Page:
Former astronaut says NASA plans to build a ‘gateway’ to other planets on the Moon

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We spoke to an astronaut in Manchester about his experiences in space and how NASA plans to use the Moon as a ‘gateway’ to other planets.

A retired NASA astronaut has spoken of future plans to explore space, including the potential for creating a ‘gateway’ to other planets on the Moon. Veteran NASA Astronaut Bruce E. Melnick has spent more than 300 hours in space and has orbited Earth 207 times during two space shuttle missions.

He has said the Space Administration’s planned Artemis expeditions hope to build a ‘Lunar Space Station’ to use as a gateway to launch to other planets.

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Mr Melnick, who this week visited Manchester, said: “It’s hard to launch straight from here to anywhere because of the gravitational pull of the Earth.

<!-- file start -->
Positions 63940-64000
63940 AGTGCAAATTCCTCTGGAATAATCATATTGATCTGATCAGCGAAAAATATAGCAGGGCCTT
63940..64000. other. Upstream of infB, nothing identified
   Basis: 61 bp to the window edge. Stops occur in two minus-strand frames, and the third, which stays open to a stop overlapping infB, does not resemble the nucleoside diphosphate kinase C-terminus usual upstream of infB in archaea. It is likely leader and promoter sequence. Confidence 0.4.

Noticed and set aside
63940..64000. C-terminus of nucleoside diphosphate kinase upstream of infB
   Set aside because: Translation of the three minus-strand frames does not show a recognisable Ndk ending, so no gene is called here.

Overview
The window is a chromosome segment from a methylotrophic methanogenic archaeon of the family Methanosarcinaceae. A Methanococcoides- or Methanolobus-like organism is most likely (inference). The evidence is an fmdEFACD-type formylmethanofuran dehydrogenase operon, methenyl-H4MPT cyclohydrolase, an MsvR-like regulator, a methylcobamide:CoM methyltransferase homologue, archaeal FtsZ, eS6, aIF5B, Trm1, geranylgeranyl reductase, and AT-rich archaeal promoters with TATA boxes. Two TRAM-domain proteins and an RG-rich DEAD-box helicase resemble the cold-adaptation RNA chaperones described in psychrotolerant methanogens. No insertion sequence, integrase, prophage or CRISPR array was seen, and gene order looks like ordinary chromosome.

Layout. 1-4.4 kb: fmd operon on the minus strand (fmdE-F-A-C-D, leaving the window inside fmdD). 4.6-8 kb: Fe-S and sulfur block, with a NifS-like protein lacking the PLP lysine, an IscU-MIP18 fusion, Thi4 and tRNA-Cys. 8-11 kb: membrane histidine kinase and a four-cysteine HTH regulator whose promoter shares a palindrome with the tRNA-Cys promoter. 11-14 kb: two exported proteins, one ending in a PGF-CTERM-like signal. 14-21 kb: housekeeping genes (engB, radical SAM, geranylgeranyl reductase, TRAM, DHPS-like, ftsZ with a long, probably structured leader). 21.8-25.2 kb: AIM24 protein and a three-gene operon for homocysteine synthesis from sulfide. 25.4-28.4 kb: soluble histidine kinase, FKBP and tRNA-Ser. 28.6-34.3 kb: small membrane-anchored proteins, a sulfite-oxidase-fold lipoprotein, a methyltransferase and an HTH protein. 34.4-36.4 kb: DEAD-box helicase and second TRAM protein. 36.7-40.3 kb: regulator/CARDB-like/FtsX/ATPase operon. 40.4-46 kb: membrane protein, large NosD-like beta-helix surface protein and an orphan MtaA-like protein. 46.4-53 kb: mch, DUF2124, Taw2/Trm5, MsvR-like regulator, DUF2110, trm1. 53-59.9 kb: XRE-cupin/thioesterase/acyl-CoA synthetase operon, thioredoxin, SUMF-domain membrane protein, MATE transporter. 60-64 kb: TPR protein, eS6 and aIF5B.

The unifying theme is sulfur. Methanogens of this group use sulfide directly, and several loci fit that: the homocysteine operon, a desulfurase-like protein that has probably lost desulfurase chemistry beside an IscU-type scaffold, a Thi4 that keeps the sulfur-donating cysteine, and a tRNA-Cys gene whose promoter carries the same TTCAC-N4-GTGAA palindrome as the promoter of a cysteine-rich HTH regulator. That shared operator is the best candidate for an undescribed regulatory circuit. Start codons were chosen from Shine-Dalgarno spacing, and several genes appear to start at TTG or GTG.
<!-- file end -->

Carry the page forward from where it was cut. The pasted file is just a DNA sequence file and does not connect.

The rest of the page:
“It’s one thing to get to Earth orbit and another to get to Lunar orbit - but to get to Mars - the way we’re looking at doing that is to fly to the Moon first, use the gateway there as maybe a fuelling station and depart from Lunar orbit where there’s virtually no gravity to fight to get started and head to Mars from there.”

Mr Melnick is now an ambassador for the Kennedy Space Center Visitor Complex in Florida, where people interested in space travel can experience a simulated ride into space, see a real-life shuttle up close and much more.

Speaking of the UK’s failed Virgin rocket launch in Cornwall earlier this month, Mr Melnick said it appears the rocket worked well, but it was some sort of software glitch that prevented the satellite from deploying.

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He said: “Look back at our human space flight programme in the United States. We had a lot of failures before we finally got it right and we’re able to fly. Don’t give up, persistence pays off.”

We got the chance to speak to him about what it’s like to look down on Earth and find out more about the future of space travel.

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